I will say that the public transport train system in Amsterdam was pretty terrible from our experience. During our 5 days, we tried to use the train 4 times. 3 out of those 4 times the train wasn’t working (!!!) – something we discovered after buying tickets and spending time waiting around for the train. Fortunately, the train service desk was always very willing to give us a refund. Still, I hope our experience isn’t reflective of standard transit service, or I imagine it would be very frustrating to be an Amsterdammer.

After an unfortunately long amount of time, we finally made it to our hotel: ‘t hotel. Noah found ‘t hotel online while he was looking for a canal house we could stay in during our trip. The hotel is also a tea/breakfast shop, and the adorable sitting area greets you upon walking in the door:

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Our room was lovely – fairly spacious with a hot water station and comfortable bed (although there was some pretty gaudy wallpaper). The only downside of the room was that there was very little lighting (hence why the pictures are blurry/dark). I will, however, take full responsibility for the mess. 🙂

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To get to our room, we had to climb two extremely steep sets of stairs, a typical feature – we would soon learn – of canal houses:

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After dropping our stuff at the hotel, it was time to PLAY!!

We walked around and looked at some fun shops including this store which seemed to be one big, hot-food vending machine of sorts:

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We also stopped into a candy store and saw this funny display of American “candy:”

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Eventually we went to dinner at an Indonesian restaurant called Puri Mas. Indonesian food is very popular/common in Amsterdam (Indonesia used to be a Dutch colony), and we read about the traditional rijsttafel dinner in our guide book. Rijsttafel is a Dutch word that literally means ‘rice table,’ and it’s basically a sampler dinner of sorts – small servings of different meat and vegetable dishes accompanied by rice. We ordered the rijsttafel dinner at Puri Mas and it was delicious (although some dishes were a bit spicy):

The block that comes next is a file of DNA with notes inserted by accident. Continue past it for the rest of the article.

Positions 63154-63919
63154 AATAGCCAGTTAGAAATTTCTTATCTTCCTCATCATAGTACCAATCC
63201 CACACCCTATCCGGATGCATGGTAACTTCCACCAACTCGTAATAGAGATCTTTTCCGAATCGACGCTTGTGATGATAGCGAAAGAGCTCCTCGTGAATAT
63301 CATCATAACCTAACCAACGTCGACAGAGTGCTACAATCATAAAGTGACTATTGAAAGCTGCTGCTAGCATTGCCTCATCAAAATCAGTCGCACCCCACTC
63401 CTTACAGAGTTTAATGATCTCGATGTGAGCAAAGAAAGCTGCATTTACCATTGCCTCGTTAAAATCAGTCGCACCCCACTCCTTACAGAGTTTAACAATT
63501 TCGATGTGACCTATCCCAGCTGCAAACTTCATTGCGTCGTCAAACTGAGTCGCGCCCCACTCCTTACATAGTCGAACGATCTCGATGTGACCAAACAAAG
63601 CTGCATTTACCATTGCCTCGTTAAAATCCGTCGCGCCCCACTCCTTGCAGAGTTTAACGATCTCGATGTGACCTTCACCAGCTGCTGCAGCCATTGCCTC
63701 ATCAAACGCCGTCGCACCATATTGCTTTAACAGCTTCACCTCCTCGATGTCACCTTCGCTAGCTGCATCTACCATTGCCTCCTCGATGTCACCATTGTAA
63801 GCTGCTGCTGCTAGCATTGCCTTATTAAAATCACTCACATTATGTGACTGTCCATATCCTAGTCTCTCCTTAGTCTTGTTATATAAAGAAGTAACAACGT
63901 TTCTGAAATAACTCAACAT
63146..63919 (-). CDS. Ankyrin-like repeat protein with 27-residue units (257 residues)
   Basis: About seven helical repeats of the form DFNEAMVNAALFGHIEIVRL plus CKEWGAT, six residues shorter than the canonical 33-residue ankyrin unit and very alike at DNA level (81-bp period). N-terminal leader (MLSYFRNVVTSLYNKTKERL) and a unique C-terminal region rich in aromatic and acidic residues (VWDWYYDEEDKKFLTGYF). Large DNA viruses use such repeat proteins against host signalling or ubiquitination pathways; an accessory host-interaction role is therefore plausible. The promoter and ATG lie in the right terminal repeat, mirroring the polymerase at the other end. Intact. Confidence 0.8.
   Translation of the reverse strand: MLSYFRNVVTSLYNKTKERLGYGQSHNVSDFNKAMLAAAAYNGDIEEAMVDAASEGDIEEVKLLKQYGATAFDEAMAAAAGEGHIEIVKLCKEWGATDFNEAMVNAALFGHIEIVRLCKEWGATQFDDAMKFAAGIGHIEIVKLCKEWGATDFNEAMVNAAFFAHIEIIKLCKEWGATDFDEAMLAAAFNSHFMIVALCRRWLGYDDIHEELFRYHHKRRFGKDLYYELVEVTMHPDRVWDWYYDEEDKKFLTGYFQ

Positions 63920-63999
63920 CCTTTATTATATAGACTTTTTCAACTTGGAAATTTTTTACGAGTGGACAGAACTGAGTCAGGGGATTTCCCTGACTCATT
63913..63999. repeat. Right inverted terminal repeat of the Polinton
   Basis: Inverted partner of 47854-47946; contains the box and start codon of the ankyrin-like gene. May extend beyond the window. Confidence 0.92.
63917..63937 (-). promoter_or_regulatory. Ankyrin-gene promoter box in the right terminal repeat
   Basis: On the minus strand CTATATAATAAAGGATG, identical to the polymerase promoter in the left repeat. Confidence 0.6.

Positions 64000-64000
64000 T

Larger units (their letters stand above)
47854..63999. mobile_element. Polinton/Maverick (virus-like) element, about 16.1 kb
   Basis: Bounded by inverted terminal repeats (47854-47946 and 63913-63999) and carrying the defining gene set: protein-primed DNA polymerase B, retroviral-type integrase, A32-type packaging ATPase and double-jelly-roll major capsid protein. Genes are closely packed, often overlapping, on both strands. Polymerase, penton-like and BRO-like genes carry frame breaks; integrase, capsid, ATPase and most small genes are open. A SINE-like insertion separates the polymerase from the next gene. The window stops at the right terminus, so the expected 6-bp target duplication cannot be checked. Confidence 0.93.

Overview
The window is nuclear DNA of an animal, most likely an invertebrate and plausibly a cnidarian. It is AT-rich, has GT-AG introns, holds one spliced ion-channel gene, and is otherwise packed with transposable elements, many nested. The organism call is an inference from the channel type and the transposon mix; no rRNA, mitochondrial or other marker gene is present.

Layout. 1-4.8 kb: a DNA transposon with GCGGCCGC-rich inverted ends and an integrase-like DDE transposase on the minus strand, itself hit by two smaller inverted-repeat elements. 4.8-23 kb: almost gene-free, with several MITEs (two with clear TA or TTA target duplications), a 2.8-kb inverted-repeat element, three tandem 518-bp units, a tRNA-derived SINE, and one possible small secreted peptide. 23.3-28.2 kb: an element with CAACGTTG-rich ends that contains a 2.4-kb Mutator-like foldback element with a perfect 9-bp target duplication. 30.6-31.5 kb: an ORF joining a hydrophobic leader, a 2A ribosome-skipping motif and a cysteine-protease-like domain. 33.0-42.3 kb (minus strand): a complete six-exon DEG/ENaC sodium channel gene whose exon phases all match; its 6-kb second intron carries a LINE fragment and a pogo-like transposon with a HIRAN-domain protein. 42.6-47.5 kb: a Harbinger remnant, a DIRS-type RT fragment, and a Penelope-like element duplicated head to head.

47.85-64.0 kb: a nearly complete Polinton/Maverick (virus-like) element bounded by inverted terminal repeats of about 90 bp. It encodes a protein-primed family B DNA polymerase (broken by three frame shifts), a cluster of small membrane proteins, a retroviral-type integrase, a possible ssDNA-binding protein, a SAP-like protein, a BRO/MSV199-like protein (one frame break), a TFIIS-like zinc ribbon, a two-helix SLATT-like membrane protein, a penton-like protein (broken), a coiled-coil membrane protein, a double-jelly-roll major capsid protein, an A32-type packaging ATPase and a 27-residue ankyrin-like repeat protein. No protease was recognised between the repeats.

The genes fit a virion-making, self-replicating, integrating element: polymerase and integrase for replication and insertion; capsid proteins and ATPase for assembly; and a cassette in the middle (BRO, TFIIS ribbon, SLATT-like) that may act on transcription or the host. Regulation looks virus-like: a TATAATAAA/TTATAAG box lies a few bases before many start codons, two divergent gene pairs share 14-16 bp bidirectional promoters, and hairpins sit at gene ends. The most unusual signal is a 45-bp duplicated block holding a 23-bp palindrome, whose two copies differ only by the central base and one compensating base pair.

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Post-dinner included a little more window shopping and a walk through Leidseplein – a square in southern Amsterdam with lots of shops, restaurants, and entertainment. The area seemed to be very popular among tourists, and we spotted one of these pop-up urinals:

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Exactly as it sounds, this urinal pops up from the ground at night to provide a place for people to relieve themselves that is more pleasant (for others) than the ground. We also saw these warning signs all over the place telling people to be careful about what drugs they buy (apparently some people were sold heroin as cocaine and died):

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I guess the rumors about people going crazy in Amsterdam are true…

Not everything in the square was so edgy though…such as this Mini Cooper store:

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Eventually, we were exhausted from the early start to the day and headed back to the hotel for some sleep.

In the morning, we got up fairly early to have breakfast before our 9:00am pre-arranged ticket time at the Van Gogh Museum. Breakfast was provided at the hotel and included juice, yogurt, coffee or tea, and – Noah’s favorite breakfast! – bread and cheese:

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While good, the breakfast got a little redundant after 5 days…I sure missed my yogurt and oatmeal. 🙂

Check back soon for the first day’s activities such as the Van Gogh Museum, the Rijksmuseum, and Keukenhoff Gardens!

Other Amsterdam Posts

Van Gogh Museum, Rijksmuseum, and Keukenhof Gardens
Canal Cruise, Museum of the Canals, and the Old Jewish Quarter
Anne Frank House, Amsterdam City Museum, and Oude Kerk
Day trip to Rotterdam, architecture tour